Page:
Standardized mortality ratios (SMRs) of observed-to-expected numbers of deaths were calculated with their 95% confidence intervals (95% CIs), assuming a Poisson distribution of the observed deaths. The SMRs were studied at short-term as well as long-term followups for specific causes of death. Because changes in the use of diagnostic criteria and the effect of calendar-specific influences may affect mortality, subanalyses were performed for patients in whom FM was diagnosed prior to and following full implementation of the ACR criteria (January 1, 1992).

Data on female and male patients were analyzed separately. This was done because of the known differences in the risk profiles for suicide in male and female patients (23) and due to the unequal distribution of men and women in this and other FM populations, in which women are largely overrepresented (3).

RESULTS

  1. Top of page
  2. Abstract
  3. PATIENTS AND METHODS
  4. RESULTS
  5. DISCUSSION
  6. AUTHOR CONTRIBUTIONS
  7. Acknowledgements
  8. REFERENCES

Of the 1,353 patients (84 men and 1,269 women), all of whom were referred to the hospital because of suspected FM, 1,189 (88%) fulfilled the criteria for FM (confirmed FM), 131 (10%) did not fulfill the criteria (possible FM), and the medical records for 33 patients (2%) were lost. The main characteristics of the study cohort are shown in Table 1. The cohort was followed up for a total of 5,295 years at risk of death (mean followup 3.9 years [range 0–16 years]). A total of 48 deaths were observed among the 1,353 patients, resulting in a borderline significantly increased SMR of 1.25 (95% CI 0.9–1.7).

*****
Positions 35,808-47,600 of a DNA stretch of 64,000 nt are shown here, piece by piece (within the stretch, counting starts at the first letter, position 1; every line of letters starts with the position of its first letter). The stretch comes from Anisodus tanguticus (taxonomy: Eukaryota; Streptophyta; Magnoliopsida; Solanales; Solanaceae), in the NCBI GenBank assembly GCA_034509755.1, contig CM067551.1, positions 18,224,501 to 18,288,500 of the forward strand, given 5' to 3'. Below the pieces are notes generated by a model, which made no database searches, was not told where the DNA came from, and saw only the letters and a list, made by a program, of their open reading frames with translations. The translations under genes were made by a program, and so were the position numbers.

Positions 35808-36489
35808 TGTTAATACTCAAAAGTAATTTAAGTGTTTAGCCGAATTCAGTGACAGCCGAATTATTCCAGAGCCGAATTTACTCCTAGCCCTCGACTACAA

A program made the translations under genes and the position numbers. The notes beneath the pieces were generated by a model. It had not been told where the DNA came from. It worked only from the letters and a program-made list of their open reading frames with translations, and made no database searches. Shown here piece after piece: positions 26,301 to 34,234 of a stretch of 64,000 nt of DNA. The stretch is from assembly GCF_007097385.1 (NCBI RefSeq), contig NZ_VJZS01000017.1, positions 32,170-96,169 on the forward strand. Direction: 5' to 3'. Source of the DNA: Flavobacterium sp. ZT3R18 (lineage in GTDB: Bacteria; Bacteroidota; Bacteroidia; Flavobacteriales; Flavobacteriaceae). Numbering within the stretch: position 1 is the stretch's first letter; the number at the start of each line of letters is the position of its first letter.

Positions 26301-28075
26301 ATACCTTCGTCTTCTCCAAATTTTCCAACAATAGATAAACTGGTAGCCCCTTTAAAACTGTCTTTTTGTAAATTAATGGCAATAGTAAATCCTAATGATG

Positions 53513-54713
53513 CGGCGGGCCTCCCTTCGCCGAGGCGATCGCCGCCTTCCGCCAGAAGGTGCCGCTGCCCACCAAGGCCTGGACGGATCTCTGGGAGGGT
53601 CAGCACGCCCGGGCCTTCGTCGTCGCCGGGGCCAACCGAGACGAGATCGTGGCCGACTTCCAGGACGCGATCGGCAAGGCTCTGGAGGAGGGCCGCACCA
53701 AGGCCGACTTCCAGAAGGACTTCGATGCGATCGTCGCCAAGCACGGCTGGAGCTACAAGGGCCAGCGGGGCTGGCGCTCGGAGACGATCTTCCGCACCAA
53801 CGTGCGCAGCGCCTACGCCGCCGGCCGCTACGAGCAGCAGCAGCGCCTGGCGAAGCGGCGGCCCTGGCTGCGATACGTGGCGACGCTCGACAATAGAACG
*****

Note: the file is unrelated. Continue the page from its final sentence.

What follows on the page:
Table 1. Characteristics of the 1,353 patients referred to the hospital for fibromyalgia (FM) during 1984–1999*
CharacteristicWomenMen
Confirmed FM (n = 1,132)Possible FM (n = 106)Lost medical file (n = 31)Confirmed FM (n = 57)Possible FM (n = 25)Lost medical file (n = 2)
  • *

    Values are the number (%). Percentages are based on the number of patients for whom data were available.

  • Percent of current smokers.

Age at diagnosis, years      
 19–2937 (3)8 (8)2 (6)3 (5)3 (12)0 (0)
 30–49689 (61)49 (46)11 (36)28 (49)9 (36)1 (50)
 50–69396 (35)46 (43)15 (48)24 (42)9 (36)1 (50)
 70+10 (1)3 (3)3 (10)2 (4)4 (16)0 (0)
Year of diagnosis      
 1984–8730 (3)11 (11)5 (16)7 (12)5 (20)0 (0)
 1988–9193 (8)29 (27)20 (65)12 (21)8 (32)1 (50)
 1992–94232 (20)17 (16)5 (16)11 (19)2 (8)0 (0)
 1995–99777 (69)49 (46)1 (3)27 (48)10 (40)1 (50)
Fulfilled anamnestic criteria      
 Yes1,132 (100)28 (26)57 (100)4 (16)
 No0 (0)78 (74)0 (0)21 (84)
 Data missing0 (–)0 (–)31 (100)0 (–)0 (–)2 (100)
Fulfilled objective criteria      
 Yes1,132 (100)41 (43)57 (100)4 (22)
 No0 (0)54 (57)0 (0)14 (78)
 Data missing0 (–)11 (–)31 (100)0 (–)7 (–)2 (100)